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Thread: What do chefs look for when hiring??

  1. #1
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    What do chefs look for when hiring??

    Hi, I have moved to Sydney to pursue an education at Le Cordon Bleu. Although I already have 1.5 years of professional cooking experience and another culinary certificate from Singapore, I still find it hard to enter the top restaurants, even if I volunteer to work for below apprenticeship wages which are currently $8/hr. I cannot afford to work for free as I do have to cover my living expenses.

    If someone like me shows up at your establishment looking for work, what are you looking for and what will make you give me a job or trail? Is e-mailing resumes fine or is it better to walk in(not during service of course) and ask to see the chef? How often can I go back to a restaurant and ask about any job openings without being considered overly persistent?

    Cheers and thanks in advance!!
    Mel

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    Great questions! Looking forward to the responses.

    -AJ

  3. #3
    Honestly, 90% of the time they are doing something you can't prepare for: comparing you to the guy before you. Either he was shyte and they want to see that you aren't going to be doing whatever he was(checking his phone all the time, slow prep, forgetting he fired food), or comparing you to his awesomeness.

    I'd say you have two choices: Either work a shift for free and just be you, they can take it or leave it. Or, if you are willing to change who you are for the job(I.E. learn to work faster, take more criticism, talk less, etc), just be lively and alert, be honest about what you know but make it clear that you know you can do anything and are willing to bust ass to get it done.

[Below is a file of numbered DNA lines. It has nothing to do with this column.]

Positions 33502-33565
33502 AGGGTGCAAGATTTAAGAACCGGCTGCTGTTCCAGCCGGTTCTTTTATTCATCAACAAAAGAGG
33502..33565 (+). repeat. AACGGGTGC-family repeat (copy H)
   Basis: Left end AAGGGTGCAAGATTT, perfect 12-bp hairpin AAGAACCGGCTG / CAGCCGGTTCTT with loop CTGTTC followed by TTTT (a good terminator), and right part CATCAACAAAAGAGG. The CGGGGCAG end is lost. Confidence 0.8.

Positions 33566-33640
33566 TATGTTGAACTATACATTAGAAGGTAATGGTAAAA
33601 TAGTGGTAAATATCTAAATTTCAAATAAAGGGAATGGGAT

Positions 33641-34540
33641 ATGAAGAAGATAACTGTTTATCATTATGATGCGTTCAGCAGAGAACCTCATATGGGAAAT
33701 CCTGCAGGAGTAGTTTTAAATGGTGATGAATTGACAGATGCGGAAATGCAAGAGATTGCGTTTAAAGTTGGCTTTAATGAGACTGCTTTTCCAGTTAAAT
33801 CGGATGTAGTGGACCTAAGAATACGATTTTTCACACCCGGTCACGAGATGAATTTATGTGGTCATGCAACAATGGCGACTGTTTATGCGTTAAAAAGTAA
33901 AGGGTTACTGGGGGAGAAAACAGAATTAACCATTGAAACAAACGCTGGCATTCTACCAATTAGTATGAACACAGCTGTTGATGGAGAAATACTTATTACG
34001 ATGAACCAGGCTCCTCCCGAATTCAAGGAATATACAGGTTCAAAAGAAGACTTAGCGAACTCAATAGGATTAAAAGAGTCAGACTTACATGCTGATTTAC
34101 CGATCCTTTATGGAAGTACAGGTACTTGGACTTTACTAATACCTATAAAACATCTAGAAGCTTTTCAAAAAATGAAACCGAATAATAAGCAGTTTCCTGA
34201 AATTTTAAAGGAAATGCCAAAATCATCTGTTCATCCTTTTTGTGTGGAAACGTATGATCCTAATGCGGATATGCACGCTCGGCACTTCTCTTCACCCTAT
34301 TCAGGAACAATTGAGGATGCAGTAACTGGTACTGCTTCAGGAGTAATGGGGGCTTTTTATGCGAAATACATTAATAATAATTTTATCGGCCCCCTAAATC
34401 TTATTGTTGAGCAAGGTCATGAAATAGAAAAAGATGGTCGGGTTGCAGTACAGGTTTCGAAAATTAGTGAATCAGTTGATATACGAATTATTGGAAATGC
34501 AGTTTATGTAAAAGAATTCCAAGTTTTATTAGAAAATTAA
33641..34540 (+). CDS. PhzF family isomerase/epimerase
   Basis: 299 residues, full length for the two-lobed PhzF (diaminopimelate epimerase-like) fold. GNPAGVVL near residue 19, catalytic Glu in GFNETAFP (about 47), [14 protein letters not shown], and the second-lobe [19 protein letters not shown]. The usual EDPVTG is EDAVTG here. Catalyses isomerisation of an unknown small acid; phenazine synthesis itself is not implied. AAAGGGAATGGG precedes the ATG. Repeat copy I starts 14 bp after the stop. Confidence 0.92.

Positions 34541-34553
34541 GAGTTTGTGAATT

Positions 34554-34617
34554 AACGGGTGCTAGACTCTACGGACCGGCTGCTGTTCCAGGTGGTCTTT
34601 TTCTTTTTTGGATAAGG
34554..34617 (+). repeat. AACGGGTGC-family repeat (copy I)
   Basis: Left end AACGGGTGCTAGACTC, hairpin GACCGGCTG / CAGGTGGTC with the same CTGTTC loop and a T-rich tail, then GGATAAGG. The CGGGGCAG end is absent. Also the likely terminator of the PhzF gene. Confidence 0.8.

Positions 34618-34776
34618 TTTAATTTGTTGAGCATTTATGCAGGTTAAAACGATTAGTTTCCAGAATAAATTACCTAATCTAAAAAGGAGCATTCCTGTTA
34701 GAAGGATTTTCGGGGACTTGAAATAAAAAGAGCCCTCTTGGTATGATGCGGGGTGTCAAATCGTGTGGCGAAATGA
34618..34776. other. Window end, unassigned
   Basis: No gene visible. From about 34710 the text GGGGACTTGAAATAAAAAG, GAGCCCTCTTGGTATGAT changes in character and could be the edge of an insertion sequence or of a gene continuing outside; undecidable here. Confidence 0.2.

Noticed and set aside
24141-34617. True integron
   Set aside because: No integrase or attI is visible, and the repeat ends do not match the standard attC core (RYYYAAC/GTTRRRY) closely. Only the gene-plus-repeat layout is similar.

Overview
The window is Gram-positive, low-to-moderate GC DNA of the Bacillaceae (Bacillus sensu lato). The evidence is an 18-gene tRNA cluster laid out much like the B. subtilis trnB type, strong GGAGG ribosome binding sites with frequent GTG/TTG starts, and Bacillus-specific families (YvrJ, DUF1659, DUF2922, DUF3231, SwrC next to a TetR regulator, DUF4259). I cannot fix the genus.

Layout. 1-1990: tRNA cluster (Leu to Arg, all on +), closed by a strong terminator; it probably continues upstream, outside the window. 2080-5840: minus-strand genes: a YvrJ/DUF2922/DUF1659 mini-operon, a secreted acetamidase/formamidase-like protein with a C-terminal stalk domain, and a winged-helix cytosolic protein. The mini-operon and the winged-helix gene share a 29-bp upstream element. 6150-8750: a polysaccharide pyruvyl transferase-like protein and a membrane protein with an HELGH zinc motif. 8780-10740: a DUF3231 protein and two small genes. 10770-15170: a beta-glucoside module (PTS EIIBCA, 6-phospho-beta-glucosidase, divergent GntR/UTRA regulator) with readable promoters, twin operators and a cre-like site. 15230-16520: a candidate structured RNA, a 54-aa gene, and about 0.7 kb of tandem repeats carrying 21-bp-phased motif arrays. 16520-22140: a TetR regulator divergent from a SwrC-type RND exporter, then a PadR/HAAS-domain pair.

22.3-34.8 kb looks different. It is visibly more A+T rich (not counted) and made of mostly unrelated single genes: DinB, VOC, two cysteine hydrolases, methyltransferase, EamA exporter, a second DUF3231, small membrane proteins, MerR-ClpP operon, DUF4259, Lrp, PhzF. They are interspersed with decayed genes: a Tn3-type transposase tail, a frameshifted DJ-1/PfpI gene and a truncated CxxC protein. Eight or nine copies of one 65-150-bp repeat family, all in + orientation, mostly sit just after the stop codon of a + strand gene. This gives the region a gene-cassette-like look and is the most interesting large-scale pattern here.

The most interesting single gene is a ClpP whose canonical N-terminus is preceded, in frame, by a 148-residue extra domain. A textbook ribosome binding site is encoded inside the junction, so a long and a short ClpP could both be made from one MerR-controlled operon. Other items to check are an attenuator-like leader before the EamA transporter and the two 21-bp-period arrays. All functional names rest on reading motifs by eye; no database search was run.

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    Hard to imagine better advice than the above. ;-)

  5. #5
    Senior Member NO ChoP!'s Avatar
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    It's hard coming from school, because in recent times, so many kids enter the culinary world thinking they are top chefs. They don't take the time to learn, rather wanting to project their own style, without paying any dues...

    Trying to get into a "top restaurant" maybe isn't the best path. I would suggest working from the ground up and proving yourself in an up and coming establishment. After you have a few years of experience, and can attach your name to the success of a newer restaurant, you may get a little more respect.

    The thing is, what every restaurant needs is grunts; hard working people who show up everyday and thrive with every challenge. A culinary certificate doesn't supply this. It is a mentality. Prove that you have a warrior mentality, not that you think your a culinary genius....
    The difference between try and triumph is a little "umph"! NO EXCUSES!!!!!!!
    chefchristophermiller@yahoo.com

  6. #6